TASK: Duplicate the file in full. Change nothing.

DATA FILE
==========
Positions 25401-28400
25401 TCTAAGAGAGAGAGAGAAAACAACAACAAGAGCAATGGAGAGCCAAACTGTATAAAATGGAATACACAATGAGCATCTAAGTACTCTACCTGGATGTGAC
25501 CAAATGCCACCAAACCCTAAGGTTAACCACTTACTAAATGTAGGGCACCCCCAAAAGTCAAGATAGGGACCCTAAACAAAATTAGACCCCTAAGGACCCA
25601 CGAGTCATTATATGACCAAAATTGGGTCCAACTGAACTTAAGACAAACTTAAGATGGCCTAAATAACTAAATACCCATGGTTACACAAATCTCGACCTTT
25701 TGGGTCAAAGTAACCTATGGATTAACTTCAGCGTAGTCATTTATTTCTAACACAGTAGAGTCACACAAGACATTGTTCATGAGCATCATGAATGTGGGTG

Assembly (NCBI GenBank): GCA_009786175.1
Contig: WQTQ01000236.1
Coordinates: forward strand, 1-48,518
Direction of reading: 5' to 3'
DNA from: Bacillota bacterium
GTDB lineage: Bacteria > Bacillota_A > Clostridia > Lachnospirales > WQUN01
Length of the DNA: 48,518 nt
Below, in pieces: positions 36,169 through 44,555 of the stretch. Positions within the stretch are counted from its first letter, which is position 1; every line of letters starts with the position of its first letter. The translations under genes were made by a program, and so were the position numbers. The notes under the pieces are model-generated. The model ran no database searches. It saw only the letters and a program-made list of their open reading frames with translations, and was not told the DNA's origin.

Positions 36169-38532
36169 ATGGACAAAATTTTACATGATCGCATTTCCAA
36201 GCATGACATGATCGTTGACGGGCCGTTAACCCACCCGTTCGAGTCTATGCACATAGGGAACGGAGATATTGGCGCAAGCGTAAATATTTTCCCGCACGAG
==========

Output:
Positions 25401-28400
25401 TCTAAGAGAGAGAGAGAAAACAACAACAAGAGCAATGGAGAGCCAAACTGTATAAAATGGAATACACAATGAGCATCTAAGTACTCTACCTGGATGTGAC
25501 CAAATGCCACCAAACCCTAAGGTTAACCACTTACTAAATGTAGGGCACCCCCAAAAGTCAAGATAGGGACCCTAAACAAAATTAGACCCCTAAGGACCCA
25601 CGAGTCATTATATGACCAAAATTGGGTCCAACTGAACTTAAGACAAACTTAAGATGGCCTAAATAACTAAATACCCATGGTTACACAAATCTCGACCTTT
25701 TGGGTCAAAGTAACCTATGGATTAACTTCAGCGTAGTCATTTATTTCTAACACAGTAGAGTCACACAAGACATTGTTCATGAGCATCATGAATGTGGGTG

Assembly (NCBI GenBank): GCA_009786175.1
Contig: WQTQ01000236.1
Coordinates: forward strand, 1-48,518
Direction of reading: 5' to 3'
DNA from: Bacillota bacterium
GTDB lineage: Bacteria > Bacillota_A > Clostridia > Lachnospirales > WQUN01
Length of the DNA: 48,518 nt
Below, in pieces: positions 36,169 through 44,555 of the stretch. Positions within the stretch are counted from its first letter, which is position 1; every line of letters starts with the position of its first letter. The translations under genes were made by a program, and so were the position numbers. The notes under the pieces are model-generated. The model ran no database searches. It saw only the letters and a program-made list of their open reading frames with translations, and was not told the DNA's origin.

Positions 36169-38532
36169 ATGGACAAAATTTTACATGATCGCATTTCCAA
36201 GCATGACATGATCGTTGACGGGCCGTTAACCCACCCGTTCGAGTCTATGCACATAGGGAACGGAGATATTGGCGCAAGCGTAAATATTTTCCCGCACGAG